Coconut oil is an edible fatty oil that is widely used in cooking and recipes. It is also used in industrial applications such as seasoning cast iron skillet, cosmetics, and soaps. The oil also provides a wide range of health benefits including moisturizing skin, food digestion, mental performance, hormonal support, immune support, and burning fat. It is categorized into subcategories that include crude coconut oil, refined coconut oil, and virgin coconut oil. The consumption of coconut oil is driven by different factors in different regions. For instance, in the APAC region coconut oil is widely used for cooking purpose because of its cost. However, in North America, the demand is driven by branded coconut-based products such as soaps and hair care products. Similarly, in Europe, consumers demands are on the rise due to the increasing use of healthy organic food and the shift toward a healthy diet. (Procurement Market Intelligence Report- Global Coconut Oil Market | SpendEdge)
Challenges Procuring Non-Adulterated Coconut Oil
Suppliers have found out innovative ways to adulterate coconut oil with various chemical ingredients, making it difficult to authenticate just by looking at it. Such actions have compelled the buyers to adopt frequent quality control initiatives and processes resulting in an additional cost for procurement. Such challenges make it difficult for buyers to procure non-adulterated coconut oil, which is why they are using third-party quality assessment agencies to assess the product quality.
Evaluating Suppliers’ Sustainability of Sourcing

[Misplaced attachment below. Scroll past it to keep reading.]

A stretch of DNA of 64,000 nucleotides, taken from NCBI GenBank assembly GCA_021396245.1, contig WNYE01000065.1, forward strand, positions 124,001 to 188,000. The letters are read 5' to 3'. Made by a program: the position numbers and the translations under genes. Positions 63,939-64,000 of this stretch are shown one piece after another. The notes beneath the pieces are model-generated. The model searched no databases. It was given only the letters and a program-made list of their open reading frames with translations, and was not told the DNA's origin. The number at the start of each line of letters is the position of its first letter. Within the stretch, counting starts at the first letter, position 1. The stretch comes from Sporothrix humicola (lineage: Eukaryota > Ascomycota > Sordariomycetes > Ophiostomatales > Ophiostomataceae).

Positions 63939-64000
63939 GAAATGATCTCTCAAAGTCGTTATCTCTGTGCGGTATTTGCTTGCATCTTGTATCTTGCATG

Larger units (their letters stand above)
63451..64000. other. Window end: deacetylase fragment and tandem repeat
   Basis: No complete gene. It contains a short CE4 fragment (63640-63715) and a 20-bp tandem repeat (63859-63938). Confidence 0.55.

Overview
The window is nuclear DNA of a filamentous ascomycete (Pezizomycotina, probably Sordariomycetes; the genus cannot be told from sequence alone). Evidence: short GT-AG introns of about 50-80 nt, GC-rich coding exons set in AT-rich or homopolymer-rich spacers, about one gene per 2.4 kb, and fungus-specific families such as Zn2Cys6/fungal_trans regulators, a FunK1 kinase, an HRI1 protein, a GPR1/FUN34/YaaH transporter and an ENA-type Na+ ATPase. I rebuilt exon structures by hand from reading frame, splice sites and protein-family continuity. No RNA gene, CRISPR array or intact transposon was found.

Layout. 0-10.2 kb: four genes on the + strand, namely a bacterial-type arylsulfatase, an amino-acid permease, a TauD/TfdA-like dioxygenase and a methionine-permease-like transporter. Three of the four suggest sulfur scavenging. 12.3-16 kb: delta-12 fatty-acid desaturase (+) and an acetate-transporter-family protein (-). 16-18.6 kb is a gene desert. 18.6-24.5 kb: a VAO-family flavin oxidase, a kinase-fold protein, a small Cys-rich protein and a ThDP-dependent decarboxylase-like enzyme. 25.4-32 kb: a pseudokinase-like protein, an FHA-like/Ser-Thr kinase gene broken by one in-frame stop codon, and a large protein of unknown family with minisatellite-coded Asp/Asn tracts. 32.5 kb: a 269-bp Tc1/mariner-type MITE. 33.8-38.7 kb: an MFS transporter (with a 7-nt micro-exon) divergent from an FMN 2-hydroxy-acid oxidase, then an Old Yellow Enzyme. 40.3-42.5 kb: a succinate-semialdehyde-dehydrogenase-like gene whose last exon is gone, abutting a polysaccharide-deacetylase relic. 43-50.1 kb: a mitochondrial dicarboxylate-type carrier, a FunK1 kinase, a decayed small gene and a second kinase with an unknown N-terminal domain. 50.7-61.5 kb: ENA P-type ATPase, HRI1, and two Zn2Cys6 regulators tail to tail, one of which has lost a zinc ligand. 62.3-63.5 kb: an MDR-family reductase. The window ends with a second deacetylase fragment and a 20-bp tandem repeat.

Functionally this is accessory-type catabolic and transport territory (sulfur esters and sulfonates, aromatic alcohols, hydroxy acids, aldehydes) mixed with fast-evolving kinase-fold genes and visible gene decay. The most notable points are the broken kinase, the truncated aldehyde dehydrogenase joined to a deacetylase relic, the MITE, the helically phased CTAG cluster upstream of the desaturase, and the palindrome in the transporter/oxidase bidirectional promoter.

Buyers in the market look to partner with suppliers who can maintain consistency in terms of supply. As a result, it is essential that buyers evaluate suppliers sourcing practices including environmentally sustainable sourcing methods to identify supplier’s capabilities. Additionally, buyers also conduct a supply chain risk assessment to identify possible supply chain disruptions. To conduct such studies, buyers usually do not possess visibility of the supplier’s supply chain strategy. Buyers in the market are looking at workarounds including concentrating on suppliers spending, sourcing from high-risk countries, signing a NDA with suppliers, and engaging with suppliers that allow vendors to audit them.
Fragmented Supply Base
The supply market for coconut oil consists of numerous fragmented suppliers. Most of these suppliers are incapable of fulfilling large-scale orders, so buyers have to procure the oil from multiple suppliers. Such act dramatically increases the procurement cost as well as the effort for contract management and supplier management. To tackle such problems, buyers usually engage with suppliers having regional presence to ensure consolidation of services.
Evaluating Suppliers’ Adherence to Regulations
Frequent labor law violations in emerging countries such as China, India, Philippines, and Vietnam are urging buyers to be cautious while partnering with such suppliers. In recent times, there has been numerous reported incidence of child labor prevalent in this country. Such known instances not only call for legal action but are also frowned upon by the people across the world. Accumulating bad press with child labor charges can put a big dent in the buyer’s brand name. Additionally, suppliers may face legal action including the closure of oil processing facilities, which results in serious supply chain disruptions. Apart from regulatory issues, the supply chain of coconut oil is longer than average, including small farmers, intermediate copra processing mills, traders, and distribution steps. Evaluation of the entire supply chain can be a laborious process and buyers can miss suppliers within the chain not adhering to relevant EH&S and labor practices.
Read more about the procurement challenges in the coconut oil market along with sourcing strategies, pricing insights, logistics and supply chain issues, and procurement best practices in SpendEdge’s upcoming report on the global coconut oil market.